LBJ’s 3rd qtr performance report shows nothing new

Short on operating revenue, over on operating expenses

LBJ Medical Center received a new cash infusion during the 3rd quarter of fiscal year 2016, thanks to money from the American Samoa Economic Development Authority (ASEDA) bonds, according to LBJ’s third quarter performance report — for Apr. 1- June 30 — which also shows the hospital received less money than budgeted in the 3rd quarter from the 2% wage tax — a contentious issue between the hospital and ASG Treasury Department.

OPERATING REVENUE

According to the report, total operating revenue budgeted for third quarter was $11.27 million but the hospital received only $10.70 million. Data in the report shows that LBJ received $904,676 in June and this was unbudgeted, for reimbursement for capital equipment covered by ASEDA bonds.  (ASEDA board has approved just over $2 million to finance equipment for LBJ.)

Regarding the ASG subsidy, $1.5 million was budget for the 3rd quarter but only $966,053 was received. A footnote in the report states that the shortfall was due to not receiving the subsidy every month in the 3rd quarter but it was received for previous months owed and offset with government property insurance.

On the wage tax, for which $516,000 was budgeted, the hospital received $933,689, with a footnote saying that the “higher than budget amount is that LBJ received more in this quarter than in the previous months.”

For revenues collected at the hospital, $1.6 million was budgeted for the quarter, but $1.40 million was collected. However, the hospital got a lot more than budgeted for fuel tax  — $67,625 was budgeted while $104,851 was received because of two payments — about $59,000 to cover April and May — were received in June.

On the area of federal funding, the biggest drop was in Medicare and federal Affordable Care Act (ACA), or Obamacare. For Medicare, $1.07 million was budgeted but only $174,651 was received and a footnote in the report blamed “billing issues” which caused the delay in payments being received. Under ACA funding, LBJ budgeted $1.36 million but received in June only $904,676.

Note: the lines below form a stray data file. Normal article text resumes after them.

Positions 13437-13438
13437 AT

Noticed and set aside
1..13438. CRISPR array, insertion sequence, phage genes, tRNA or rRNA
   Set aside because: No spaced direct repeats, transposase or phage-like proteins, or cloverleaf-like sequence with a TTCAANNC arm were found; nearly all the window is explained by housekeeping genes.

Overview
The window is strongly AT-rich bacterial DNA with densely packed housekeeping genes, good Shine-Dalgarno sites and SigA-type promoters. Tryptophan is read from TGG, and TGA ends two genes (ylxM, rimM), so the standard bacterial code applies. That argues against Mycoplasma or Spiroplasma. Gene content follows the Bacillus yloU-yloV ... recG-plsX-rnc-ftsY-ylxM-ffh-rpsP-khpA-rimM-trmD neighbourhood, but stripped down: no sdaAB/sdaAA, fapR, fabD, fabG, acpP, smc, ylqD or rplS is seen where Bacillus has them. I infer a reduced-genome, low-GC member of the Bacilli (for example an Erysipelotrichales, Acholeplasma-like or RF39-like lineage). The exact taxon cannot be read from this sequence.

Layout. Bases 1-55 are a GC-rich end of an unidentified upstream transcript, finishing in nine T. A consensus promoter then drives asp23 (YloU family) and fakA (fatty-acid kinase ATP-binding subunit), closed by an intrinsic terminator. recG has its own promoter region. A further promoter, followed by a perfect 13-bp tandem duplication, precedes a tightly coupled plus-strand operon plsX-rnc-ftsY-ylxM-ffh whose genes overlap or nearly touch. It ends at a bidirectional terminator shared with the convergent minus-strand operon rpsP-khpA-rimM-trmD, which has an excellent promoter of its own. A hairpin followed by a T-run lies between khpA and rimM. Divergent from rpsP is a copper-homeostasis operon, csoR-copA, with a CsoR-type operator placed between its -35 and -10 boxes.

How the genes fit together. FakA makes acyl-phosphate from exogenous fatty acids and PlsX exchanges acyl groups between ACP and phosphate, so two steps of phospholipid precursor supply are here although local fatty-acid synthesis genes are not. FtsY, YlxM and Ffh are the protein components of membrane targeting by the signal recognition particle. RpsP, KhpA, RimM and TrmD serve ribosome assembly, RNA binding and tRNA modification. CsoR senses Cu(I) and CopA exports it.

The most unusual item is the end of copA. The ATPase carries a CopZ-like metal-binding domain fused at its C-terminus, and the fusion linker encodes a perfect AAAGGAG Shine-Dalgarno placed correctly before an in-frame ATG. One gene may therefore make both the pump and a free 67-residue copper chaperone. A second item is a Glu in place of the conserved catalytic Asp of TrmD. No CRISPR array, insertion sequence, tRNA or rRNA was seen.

According to the report, the Interior Department subsidy and Medicaid funds received fell within the budget amount for the quarter.

The report also noted “donations” totaling $11,700 — with $10,7000 received in April from CCCAS Alofau with $2,000; Nana’s company with $5,000 and Assembly of God with $3,000; and $1,000 in June from Nu’uuli Vocational Technical High School for Pediatric Echocardiogram.

OPERATING EXPENSES

Total operating expenses came to $11.33 million, although total budget for the quarter was $11.4 million. For personnel costs (budget at just over $7 million and the highest expenditure) and pharmaceutical & supplies (budget at $3.17 million) — both spending was lower — than the budget amount, with “11% surplus” for personnel” and “13% surplus” for pharmaceutical & supplies.

For the off-island medical referral program, for which only $62,750 was budgeted, LBJ said total expenses came to $118,725 — higher than budgeted due to the high number of patients traveling off island for medical treatment.

Under “purchased services” expenditures, LBJ had budgeted $188,125 but total came to $423,595. A footnote in the report says that the higher costs than budget were due to three reasons: $93,000 increase in April due to lab test and drug tests sent off island for testing; $10,000 annual inspection of Xray; $25,000 on maintenance rental and installations; and $76,000 for airfreight costs of medical supplies.

For travel — excluding the referral program — $16,625 was budgeted, but total amount came to $94,814. The higher cost than budget, according to the report, was that in May an increase is due to multiple doctors and nurses traveling for training and conferences, renewable contracts and new employees coming to LBJ.

Under “professional services”, $42,125 was budgeted but total expenses came to $107,062. The higher cost than budget, according to a footnote, is employees with no social security number are not paid through payroll, and pick up two payments in one quarter. No other information was provided in the footnote as to how many employees with no social security number are not paid through payroll.

For repair and maintenance, the budget was $10,500 but total came to $40,326 due to EMS ambulances being repaired at a local shop.

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